And when companies do make commitments on nature, these do not necessarily translate into tangible actions. CDP says that while 31% of the 7,700 companies it surveyed in 2022 have made a public commitment to support biodiversity or endorsed biodiversity-related initiatives, with another 25% planning to do so within the next two years, 55% have not taken actions to progress their biodiversity-related commitments in the last year, and 70% do not assess the impact of their value chain on biodiversity.

Perhaps for obvious reasons, companies’ commitments and initiatives on nature are lagging well behind what they are doing on climate change. A McKinsey review of Fortune Global 500 companies found that although 83% of firms have climate-related targets, only 25% have set targets for freshwater consumption, 20% for addressing chemical and plastic pollution, and 9% to address forest and seabed loss. And while 18,600 companies reported climate data through CDP this year, only 1,000 reported data on forests and 4,000 on water security.

Yet action to protect nature will play an essential part in limiting climate change too, with COP27 emphasizing the importance of protecting, conserving, and restoring nature and ecosystems as a means of effective climate action.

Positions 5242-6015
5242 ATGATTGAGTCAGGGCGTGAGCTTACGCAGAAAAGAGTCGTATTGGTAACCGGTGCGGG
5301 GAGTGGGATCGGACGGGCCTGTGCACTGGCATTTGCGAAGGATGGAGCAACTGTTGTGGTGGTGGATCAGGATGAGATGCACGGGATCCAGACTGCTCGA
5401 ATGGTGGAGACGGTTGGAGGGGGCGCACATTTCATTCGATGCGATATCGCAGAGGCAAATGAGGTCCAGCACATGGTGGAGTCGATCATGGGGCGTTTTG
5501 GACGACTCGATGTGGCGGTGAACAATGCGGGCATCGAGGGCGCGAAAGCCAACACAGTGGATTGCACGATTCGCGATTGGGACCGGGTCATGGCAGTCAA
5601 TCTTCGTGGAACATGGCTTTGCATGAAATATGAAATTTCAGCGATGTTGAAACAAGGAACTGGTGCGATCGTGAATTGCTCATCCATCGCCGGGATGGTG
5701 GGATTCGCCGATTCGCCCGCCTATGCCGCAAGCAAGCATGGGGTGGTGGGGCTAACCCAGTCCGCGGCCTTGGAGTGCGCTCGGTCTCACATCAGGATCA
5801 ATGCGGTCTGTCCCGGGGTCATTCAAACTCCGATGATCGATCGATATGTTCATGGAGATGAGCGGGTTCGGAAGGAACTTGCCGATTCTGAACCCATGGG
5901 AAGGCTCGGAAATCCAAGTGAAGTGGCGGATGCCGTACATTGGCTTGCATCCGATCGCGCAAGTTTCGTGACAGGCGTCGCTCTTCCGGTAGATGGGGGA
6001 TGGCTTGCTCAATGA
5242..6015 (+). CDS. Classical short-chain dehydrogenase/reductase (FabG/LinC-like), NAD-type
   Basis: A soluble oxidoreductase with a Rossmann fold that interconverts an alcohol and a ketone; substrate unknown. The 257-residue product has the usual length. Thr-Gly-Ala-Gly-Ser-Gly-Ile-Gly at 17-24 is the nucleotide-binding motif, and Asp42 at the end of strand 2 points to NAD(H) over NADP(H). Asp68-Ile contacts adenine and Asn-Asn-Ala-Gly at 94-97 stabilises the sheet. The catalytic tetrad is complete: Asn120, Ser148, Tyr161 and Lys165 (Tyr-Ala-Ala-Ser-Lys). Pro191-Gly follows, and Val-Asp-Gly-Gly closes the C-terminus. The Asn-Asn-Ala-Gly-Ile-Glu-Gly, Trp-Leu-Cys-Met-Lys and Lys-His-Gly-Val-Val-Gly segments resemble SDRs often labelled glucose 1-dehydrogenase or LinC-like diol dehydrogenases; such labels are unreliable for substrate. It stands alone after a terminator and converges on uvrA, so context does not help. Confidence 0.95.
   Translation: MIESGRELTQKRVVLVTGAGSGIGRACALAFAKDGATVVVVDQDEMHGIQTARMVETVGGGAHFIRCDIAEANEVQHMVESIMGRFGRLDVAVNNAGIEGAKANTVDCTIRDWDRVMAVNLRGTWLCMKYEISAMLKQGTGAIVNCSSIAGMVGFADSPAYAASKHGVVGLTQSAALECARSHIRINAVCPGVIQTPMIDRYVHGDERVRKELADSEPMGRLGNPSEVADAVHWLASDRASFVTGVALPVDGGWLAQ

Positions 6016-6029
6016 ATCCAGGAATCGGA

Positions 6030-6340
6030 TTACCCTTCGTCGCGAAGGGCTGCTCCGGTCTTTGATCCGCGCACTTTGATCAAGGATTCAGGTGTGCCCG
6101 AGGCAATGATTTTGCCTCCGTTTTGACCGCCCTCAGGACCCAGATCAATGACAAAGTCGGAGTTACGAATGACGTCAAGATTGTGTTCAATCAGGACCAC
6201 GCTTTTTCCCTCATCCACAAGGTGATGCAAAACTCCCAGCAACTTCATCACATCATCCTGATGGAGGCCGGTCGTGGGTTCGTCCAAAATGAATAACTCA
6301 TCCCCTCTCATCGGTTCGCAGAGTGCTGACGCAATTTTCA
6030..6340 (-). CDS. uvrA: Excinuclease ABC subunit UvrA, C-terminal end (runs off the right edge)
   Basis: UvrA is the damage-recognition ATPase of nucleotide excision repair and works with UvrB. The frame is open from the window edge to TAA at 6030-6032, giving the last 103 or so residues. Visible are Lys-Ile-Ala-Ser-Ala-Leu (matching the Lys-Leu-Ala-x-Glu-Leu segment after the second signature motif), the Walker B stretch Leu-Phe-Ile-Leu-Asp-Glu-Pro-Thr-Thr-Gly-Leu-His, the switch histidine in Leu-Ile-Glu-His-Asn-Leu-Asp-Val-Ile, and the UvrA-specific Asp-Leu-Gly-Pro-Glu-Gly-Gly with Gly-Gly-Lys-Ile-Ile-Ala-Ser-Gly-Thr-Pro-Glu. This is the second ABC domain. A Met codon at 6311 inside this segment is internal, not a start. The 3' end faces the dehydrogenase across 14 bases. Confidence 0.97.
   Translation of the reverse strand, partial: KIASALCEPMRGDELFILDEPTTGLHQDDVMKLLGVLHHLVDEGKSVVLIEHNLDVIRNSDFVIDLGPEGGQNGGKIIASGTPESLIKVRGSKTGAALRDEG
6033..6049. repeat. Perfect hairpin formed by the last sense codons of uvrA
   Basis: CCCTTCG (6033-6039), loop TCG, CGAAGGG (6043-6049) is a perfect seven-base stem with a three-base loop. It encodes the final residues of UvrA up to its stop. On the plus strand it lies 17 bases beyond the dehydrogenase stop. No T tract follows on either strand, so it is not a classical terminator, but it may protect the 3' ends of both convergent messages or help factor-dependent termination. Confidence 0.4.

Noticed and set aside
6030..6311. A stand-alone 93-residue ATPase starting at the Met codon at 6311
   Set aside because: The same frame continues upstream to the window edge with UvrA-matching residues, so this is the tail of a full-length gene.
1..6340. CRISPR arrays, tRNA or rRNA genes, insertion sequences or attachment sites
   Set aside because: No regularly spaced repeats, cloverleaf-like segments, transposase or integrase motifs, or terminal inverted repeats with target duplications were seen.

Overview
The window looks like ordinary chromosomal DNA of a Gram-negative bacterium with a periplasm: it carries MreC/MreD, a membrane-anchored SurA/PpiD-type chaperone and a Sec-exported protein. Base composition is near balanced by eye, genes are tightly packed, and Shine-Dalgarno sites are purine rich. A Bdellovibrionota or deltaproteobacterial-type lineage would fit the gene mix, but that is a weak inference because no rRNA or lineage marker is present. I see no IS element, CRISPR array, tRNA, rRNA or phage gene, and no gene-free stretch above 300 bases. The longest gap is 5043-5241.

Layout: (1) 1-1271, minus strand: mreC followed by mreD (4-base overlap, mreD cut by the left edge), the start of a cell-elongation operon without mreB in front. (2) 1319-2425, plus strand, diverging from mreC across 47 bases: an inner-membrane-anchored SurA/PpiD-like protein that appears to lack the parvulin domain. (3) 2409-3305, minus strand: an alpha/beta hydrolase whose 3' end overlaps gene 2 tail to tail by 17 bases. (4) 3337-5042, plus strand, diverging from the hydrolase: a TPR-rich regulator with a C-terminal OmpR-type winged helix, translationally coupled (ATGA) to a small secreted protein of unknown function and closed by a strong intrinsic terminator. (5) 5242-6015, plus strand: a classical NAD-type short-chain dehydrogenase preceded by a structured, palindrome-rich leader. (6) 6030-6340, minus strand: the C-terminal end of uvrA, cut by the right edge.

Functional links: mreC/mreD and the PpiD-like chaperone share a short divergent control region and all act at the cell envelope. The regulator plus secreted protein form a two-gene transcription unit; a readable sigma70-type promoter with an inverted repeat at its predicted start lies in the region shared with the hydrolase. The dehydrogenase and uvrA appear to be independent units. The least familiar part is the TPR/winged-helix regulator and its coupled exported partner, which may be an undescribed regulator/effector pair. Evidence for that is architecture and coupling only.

A recent report from WWF describes nature as the climate’s “secret ally”. It shows that 54% of the world’s CO2 emissions have been absorbed by natural systems over the past 10 years, slowing global warming. But natural systems are being pushed beyond their limits and it will not be possible to halt climate change if nature loss continues unabated, it says.

Now that they are required to contribute to the solution, businesses will need to move quickly to build capabilities in biodiversity mapping and reporting and integrate their impact on nature into sustainable business models.


Natalia Olynec, Head of Sustainability at IMD

Natalia Olynec

Chief Sustainability Officer at IMD

Natalia is the Chief Sustainability Officer at IMD. She designs and implements sustainability strategy, develops executive education programs and advisory, publishes research, builds cross-sector partnerships, and communicates IMD’s ambitions and progress. The Center for Sustainable and Inclusive Business, co-led by Olynec, aims to support leaders and companies to take steps towards a more sustainable and inclusive business world by harnessing IMD’s knowledge and expertise in the area and offering tools to help them deliver systemic, innovative, and impactful responses.